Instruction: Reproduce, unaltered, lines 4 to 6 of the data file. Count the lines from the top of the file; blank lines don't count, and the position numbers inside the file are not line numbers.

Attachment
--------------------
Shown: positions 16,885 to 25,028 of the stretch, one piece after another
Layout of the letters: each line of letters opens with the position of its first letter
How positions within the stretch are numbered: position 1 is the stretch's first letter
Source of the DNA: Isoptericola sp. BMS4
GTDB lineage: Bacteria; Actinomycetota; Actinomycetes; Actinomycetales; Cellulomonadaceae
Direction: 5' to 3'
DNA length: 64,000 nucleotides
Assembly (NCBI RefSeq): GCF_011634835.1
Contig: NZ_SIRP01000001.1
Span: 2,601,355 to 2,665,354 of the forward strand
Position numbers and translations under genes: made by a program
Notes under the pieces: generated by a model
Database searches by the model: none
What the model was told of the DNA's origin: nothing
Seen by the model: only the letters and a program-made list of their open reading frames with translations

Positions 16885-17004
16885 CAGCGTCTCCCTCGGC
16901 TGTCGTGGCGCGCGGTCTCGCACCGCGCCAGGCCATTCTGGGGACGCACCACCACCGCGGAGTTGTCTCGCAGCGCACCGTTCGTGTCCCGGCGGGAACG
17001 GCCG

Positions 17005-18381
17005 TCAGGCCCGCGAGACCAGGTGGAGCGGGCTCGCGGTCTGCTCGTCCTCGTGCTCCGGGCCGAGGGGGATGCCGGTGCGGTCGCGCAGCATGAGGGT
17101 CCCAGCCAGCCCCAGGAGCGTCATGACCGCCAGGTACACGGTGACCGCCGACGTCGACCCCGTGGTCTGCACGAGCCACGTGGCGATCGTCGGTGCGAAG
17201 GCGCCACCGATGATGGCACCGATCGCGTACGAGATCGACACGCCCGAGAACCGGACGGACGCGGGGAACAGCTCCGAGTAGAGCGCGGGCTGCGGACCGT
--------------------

Source of the DNA: Isoptericola sp. BMS4
GTDB lineage: Bacteria; Actinomycetota; Actinomycetes; Actinomycetales; Cellulomonadaceae
Direction: 5' to 3'